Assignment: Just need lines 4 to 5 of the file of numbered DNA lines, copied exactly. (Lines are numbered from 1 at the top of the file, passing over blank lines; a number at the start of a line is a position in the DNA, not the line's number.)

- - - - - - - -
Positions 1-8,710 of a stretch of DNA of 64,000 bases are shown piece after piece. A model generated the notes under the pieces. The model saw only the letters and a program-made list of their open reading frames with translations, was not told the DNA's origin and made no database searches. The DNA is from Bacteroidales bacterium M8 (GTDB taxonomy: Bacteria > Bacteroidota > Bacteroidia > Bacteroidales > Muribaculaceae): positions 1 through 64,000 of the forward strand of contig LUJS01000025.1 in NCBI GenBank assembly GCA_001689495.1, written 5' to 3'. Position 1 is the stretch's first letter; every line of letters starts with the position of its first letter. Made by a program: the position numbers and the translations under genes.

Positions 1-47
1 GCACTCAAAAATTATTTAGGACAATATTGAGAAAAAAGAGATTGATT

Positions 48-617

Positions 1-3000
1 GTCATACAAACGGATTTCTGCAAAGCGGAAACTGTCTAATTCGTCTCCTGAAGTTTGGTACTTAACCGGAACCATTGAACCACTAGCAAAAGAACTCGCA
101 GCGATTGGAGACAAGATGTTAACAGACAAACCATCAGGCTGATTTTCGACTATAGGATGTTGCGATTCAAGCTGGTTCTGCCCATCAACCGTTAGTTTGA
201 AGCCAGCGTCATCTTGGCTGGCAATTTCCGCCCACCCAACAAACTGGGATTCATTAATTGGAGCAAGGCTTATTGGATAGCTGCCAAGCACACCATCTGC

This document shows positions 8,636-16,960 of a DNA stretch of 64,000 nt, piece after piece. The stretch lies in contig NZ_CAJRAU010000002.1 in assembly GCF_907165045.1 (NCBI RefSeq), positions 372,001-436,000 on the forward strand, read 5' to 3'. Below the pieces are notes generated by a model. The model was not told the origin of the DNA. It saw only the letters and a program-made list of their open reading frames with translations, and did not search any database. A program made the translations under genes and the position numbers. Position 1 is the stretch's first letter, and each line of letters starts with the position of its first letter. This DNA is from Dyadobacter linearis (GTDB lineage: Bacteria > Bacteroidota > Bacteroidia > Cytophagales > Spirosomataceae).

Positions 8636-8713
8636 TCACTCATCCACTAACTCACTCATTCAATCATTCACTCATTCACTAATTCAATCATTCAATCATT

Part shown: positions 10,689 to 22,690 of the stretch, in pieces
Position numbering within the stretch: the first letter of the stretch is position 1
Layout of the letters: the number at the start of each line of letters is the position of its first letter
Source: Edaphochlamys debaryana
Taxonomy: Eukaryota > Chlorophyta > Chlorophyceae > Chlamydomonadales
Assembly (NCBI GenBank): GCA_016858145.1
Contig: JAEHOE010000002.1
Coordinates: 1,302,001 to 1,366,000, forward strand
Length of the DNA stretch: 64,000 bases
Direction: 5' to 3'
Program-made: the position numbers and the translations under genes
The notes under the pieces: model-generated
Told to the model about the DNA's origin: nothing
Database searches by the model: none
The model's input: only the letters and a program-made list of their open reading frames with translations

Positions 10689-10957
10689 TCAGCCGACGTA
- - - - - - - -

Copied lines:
Positions 48-617

Positions 1-3000